5 course during the spring semester. Our study also observed students in multiple classroom settings in the spring semester. However, Fritschner observed the same classroom multiples times, while we visited 6 different classrooms once each. The method of sample we used during this study was time sampling and event sampling because we were randomly selecting the classes we were going to observe. While the studies may have procedural and theoretical differences, the results of all the past studies were fairly consistent. Each study found that seating arrangement had some effect on the student participation in the classroom. Our study went above and beyond these studies. Our study had higher external validity because we measured many discussion-based classes, which increased the diversity and variety of students in the study aside from the higher likelihood of student participation. By observing a variety of classes our study provided a realistic sample of classroom participation. We put tally marks on our own recording sheet in the relevant section of the classroom when the first person raised a hand, regardless of how often any one person did so. We left the class only after the class period was finished. We predicted some mean difference in the proportion of people who raised their hand first in the front third of the classroom, the middle third of the classroom and the back third of the classroom. Fernandes, Juang and Rinaldo (2011) supported our hypothesis by reinforcing that, “where one sits in the classroom, the front of the class or the back of the class, has the potential to affect student participation” (p.69). Past information lead us to form our hypothesis regarding participation and location of seating in the classroom. We predicted that we would find more participation from the front section of the classroom because students who sit there are often times more engaged when it is a discussion-based class. Methods Participants. There were 104 observed college students (61 females, 43 males) who participated only once in this study. The mean percentage of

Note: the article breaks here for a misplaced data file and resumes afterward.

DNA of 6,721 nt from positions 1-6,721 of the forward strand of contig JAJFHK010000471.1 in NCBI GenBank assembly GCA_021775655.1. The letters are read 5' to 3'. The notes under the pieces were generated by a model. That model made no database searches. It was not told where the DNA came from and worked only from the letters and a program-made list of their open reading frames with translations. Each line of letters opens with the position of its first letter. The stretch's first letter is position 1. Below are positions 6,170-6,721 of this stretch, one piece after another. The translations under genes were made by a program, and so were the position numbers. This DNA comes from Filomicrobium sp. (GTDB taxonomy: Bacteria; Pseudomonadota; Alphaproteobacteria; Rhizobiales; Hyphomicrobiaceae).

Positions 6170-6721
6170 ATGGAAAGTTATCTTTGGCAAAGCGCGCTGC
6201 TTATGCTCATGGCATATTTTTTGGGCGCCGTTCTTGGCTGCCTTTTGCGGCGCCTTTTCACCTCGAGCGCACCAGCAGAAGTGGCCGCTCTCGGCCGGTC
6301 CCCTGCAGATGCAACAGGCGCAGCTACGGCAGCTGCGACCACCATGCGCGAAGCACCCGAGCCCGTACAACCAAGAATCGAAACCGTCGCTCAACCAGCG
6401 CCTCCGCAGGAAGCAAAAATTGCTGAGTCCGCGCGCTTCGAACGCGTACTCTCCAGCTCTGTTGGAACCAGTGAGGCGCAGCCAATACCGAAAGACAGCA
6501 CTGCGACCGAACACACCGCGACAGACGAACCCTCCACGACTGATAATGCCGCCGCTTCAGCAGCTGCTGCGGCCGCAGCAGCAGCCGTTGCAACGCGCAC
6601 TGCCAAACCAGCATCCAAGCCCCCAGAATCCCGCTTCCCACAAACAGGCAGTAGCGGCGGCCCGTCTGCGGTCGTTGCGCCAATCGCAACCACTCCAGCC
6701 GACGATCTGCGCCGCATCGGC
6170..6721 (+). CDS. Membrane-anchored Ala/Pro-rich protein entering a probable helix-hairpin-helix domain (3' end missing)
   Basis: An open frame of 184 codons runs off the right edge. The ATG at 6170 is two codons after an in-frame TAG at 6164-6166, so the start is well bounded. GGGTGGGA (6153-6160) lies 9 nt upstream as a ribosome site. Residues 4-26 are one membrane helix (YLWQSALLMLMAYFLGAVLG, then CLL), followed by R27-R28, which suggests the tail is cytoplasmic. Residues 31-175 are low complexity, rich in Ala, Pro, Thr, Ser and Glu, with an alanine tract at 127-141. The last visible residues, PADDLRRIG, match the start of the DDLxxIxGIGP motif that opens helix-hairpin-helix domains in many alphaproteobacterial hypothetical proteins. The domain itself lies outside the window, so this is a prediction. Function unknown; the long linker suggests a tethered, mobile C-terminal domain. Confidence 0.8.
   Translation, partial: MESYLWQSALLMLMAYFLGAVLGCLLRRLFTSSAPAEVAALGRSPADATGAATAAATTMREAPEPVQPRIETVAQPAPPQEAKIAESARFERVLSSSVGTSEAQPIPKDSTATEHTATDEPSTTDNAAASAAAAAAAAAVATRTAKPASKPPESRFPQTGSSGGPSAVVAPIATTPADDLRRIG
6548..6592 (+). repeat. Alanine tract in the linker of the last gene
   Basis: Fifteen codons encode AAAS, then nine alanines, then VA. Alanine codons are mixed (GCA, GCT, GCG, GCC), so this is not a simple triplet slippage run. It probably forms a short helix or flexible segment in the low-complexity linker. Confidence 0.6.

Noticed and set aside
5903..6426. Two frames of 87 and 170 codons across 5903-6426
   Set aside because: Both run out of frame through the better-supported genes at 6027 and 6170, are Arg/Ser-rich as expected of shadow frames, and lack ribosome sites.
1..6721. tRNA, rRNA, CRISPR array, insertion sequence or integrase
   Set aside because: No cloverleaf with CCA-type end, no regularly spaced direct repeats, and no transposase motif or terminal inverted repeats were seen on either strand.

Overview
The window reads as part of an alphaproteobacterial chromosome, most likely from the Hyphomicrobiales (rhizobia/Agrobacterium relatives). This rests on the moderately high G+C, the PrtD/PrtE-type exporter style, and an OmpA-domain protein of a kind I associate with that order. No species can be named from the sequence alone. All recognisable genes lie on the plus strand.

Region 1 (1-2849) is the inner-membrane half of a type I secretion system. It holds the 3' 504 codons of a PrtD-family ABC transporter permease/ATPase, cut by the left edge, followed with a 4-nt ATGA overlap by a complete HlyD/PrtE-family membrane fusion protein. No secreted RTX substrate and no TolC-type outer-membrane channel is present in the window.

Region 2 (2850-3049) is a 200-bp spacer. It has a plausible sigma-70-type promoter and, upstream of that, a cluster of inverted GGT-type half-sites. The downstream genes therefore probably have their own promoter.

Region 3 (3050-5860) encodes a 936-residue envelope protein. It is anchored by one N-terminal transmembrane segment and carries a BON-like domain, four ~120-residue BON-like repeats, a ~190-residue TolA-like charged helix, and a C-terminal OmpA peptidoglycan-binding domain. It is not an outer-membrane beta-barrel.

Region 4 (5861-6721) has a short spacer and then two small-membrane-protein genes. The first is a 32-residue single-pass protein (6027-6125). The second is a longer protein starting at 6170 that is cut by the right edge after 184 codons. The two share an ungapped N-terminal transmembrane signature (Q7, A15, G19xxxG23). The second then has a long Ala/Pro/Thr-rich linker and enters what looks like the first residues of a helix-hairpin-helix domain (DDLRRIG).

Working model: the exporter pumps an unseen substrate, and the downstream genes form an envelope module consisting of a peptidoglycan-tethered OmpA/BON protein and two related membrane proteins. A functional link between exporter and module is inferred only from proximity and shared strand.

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Caucasian students between the 6 classes was 88.33%. The rest of the percentage of students in each class was African American. All of our observations are estimates based on appearance. These participants were college students at a small, rural Catholic pre-professional mixed liberal arts college in west central Pennsylvania. Time sampling and event sampling were used to randomly select each class to observe, after constraining class times based on the observers own available schedule. Time sampling was used because we had a mixture of morning and afternoon classes along with Monday, Wednesday, and Friday classes because they are fifty minutes. Then from that we used event sampling to choose which classes to observe, after constraining courses to only those taught by required university wide professors known to encourage class discussion. Discussion-based classes such as freshman and senior seminars were chosen to observe to make sure participation would occur frequently. We were unable to observe all sections of Core 113 and Core 407 classes but we observed 3 sections of each Core class. Core 113 was a freshmen seminar course, also taken by some non-first years, while Core 407 was a senior seminar course, which some juniors took. All sections of Core 113 and Core 407 classes were required to have no more than eighteen students to encourage discussion. With the variety of ages and majors, upper and lower class levels, we were able to gather a variety of generalized data. The estimated age range of our participants was 18 to 25 years old. The sample was all college undergraduates. Based on observation, every student in each class room was physically able to participate. Materials. We used a full list of Saint Francis University professors teaching a core course to choose the classes we wanted to observe. We used the school email to contact professors we wanted in our study and to send them our debriefing sheets. Also we used a spring 2016 class schedule to choose what courses and times were available for our sample. Appendix 1 shows our self-created recording sheet and behavioral checklist. The